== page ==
In the 19th century, the Smithian trade theory generated a lot of arguments. This led to David Ricardo (1772-1823) to develop the theory of comparative advantage and showed rigorously in his Principles of Political Economy and Taxation (1817) that on the assumptions of perfect competition and the full employment of resources, countries can reap welfare gains by specialising in the production of those goods with the lowest opportunity cost and trading the surplus of production over domestic demand, provided that the international rate of exchange between commodities lies between the domestic opportunity cost ratios. These are essentially static gains that arise from the reallocation of resources from one sector to another as increased specialisation, based on comparative advantage, takes place. These are the trade-creation gains that arise within Customs Unions or Free Trade Areas as the barriers to trade are removed between members, but the gains are once-for-all. Once the tariff barriers have been removed, and no further reallocation takes place, the static gains are exhausted. The static gains from trade stem from the basic fact that countries are differently endowed with resources and because of this the opportunity cost of producing products varies from country to country. Opportunity cost is measured by the marginal rate of transformation between one good and another, as given by the slope of the production possibility curve; that is, by how much one good has to be sacrificed in order to produce another. The law of comparative advantage states that countries will benefit if they specialise in the production of those goods for which the opportunity cost is low and exchange those goods for other goods, the opportunity cost of which is higher. That is to say, the static gains from trade are measured by the resource gains to be obtained by exporting to obtain imports more cheaply in terms of resources given up, compared to producing the goods oneself. In other words, the static gains from trade are measured by the excess cost of import substitution; by what is saved by not producing the imported good domestically. The resource gains can then be used in a variety of ways including increased domestic consumption of both goods. (Thirlwall, 2000).

On the other hand, the dynamic gains from trade continually shift outwards the whole production possibility frontier of countries if trade is associated with more investment and faster productivity growth based on scale economies, learning by doing and the acquisition of new knowledge from abroad, particularly through foreign direct investment. The essence of dynamic gains is that they shift outwards the whole production possibility frontier by augmenting the availability of resources for production through increasing the productivity of resources and increasing their quantity. One of the major dynamic benefits of trade is that export markets widen the total market for a country's producers. If production is subject to increasing returns, export growth becomes a continual source of productivity growth. There is also a close connection between increasing returns and the accumulation of capital. For a small country with no trade there is very little scope for large scale investment in advanced capital equipment; specialisation is limited by the extent of the market. But if a poor small country can trade, there is some prospect of industrialisation and of dispensing with traditional methods of production. It is the dynamic gains from trade that are focused on in modern trade theory such as the Heckscher-Ohlin trade theory.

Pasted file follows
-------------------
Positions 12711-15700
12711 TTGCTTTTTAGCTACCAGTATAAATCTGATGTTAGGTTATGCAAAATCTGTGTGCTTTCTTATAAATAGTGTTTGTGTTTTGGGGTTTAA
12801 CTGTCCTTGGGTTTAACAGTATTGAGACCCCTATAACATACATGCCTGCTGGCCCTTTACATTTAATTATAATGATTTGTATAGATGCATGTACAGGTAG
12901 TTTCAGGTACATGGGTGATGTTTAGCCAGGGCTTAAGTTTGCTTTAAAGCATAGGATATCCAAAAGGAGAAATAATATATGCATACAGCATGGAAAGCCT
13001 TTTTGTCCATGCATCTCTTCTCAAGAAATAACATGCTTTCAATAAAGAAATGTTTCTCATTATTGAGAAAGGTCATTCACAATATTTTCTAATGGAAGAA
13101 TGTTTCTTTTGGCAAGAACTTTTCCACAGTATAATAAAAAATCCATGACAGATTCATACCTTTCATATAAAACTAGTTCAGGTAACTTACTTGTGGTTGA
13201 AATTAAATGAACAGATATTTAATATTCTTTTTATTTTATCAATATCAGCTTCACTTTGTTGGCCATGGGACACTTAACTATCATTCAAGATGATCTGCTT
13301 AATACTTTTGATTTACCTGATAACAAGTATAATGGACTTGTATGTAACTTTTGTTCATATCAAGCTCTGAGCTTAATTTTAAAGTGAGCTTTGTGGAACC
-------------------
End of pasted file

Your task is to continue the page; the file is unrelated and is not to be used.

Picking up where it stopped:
2.2.2 Theory of Customs Unions and Free Trade Areas

Since the end of the World War II, there had been several attempts to promote trade through the creation of international and regional trade agreements in the form of customs unions and free trade areas. Free trade area is a form of economic union in which all members of the group remove tariffs on each other's products, while at the same time each member retain its independence in establishing trading policies with non-members. In other words, the members of a free trade area can maintain individual tariffs and other trade barriers on the outside world. That is to say, in a free trade area, barriers to trade are brought down within the area, but there is no common external tariff. Also, free trade areas create trade, but the extent of trade diversion is likely to be much less, with the presumption that on narrow economic grounds free trade areas are superior.